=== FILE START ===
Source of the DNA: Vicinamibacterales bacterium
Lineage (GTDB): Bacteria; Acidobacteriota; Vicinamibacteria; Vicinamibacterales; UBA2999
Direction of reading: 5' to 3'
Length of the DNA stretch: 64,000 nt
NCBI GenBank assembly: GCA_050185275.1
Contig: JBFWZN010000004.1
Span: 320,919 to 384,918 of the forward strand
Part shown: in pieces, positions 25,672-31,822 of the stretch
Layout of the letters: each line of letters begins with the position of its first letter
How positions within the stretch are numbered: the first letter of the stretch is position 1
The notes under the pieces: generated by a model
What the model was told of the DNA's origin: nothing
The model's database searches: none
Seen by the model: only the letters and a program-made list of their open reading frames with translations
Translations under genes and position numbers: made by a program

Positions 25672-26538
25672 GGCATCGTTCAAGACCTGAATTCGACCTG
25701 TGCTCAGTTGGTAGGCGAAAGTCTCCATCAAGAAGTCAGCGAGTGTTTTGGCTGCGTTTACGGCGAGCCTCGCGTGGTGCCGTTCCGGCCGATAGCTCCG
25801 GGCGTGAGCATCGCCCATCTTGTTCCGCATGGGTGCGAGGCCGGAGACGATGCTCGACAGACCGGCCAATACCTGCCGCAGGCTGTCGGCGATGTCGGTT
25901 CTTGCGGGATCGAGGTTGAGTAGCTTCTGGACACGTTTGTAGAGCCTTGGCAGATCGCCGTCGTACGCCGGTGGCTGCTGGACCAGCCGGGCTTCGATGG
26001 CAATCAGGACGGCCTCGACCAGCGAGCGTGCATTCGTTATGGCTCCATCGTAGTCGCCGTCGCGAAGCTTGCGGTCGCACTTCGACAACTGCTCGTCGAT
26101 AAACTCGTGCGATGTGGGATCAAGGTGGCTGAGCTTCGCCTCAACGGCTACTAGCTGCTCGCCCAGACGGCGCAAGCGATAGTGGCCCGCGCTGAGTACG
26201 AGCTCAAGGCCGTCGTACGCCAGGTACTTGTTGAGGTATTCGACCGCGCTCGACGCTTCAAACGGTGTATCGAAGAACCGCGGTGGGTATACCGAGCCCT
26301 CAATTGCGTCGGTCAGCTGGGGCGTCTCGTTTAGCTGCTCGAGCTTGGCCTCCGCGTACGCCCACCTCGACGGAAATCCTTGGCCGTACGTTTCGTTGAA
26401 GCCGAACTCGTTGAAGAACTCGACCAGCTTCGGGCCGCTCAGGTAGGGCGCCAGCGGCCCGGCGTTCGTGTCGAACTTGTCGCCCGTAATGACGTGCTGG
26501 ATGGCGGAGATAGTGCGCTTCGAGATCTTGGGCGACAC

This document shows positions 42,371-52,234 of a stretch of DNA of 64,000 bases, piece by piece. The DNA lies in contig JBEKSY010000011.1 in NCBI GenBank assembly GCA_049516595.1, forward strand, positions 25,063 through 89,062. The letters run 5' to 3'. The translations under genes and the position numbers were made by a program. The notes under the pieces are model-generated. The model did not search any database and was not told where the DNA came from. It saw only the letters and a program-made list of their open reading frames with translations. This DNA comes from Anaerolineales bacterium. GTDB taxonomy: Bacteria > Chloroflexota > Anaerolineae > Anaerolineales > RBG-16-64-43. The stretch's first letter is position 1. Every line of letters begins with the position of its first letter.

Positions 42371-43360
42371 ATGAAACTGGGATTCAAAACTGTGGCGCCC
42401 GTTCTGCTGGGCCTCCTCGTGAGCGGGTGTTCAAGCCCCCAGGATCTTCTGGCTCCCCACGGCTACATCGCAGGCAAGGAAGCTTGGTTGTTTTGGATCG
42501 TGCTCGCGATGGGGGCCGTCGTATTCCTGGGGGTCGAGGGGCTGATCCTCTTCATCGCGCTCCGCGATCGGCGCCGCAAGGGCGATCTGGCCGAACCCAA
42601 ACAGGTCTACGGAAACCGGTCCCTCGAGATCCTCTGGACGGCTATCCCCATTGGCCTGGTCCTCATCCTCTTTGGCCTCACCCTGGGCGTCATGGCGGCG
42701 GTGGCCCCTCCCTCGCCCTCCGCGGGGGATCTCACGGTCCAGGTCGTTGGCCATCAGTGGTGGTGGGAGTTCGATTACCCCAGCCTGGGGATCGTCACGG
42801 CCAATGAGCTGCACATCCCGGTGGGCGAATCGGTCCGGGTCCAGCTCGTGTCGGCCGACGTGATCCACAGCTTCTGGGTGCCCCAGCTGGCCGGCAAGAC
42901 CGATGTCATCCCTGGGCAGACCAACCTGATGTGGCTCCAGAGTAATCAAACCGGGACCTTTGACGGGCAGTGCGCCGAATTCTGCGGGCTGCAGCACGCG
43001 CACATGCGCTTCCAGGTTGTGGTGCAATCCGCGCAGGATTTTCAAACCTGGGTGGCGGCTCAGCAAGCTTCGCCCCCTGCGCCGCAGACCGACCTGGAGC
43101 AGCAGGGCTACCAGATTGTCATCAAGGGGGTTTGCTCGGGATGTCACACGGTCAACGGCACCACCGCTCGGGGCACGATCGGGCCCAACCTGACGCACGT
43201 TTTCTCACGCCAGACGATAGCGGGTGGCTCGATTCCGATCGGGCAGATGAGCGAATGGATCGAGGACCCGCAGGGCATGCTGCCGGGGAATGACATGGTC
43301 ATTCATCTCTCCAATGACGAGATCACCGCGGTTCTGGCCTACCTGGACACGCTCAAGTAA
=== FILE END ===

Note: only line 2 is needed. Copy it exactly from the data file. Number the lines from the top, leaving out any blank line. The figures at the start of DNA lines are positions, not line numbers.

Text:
Lineage (GTDB): Bacteria; Acidobacteriota; Vicinamibacteria; Vicinamibacterales; UBA2999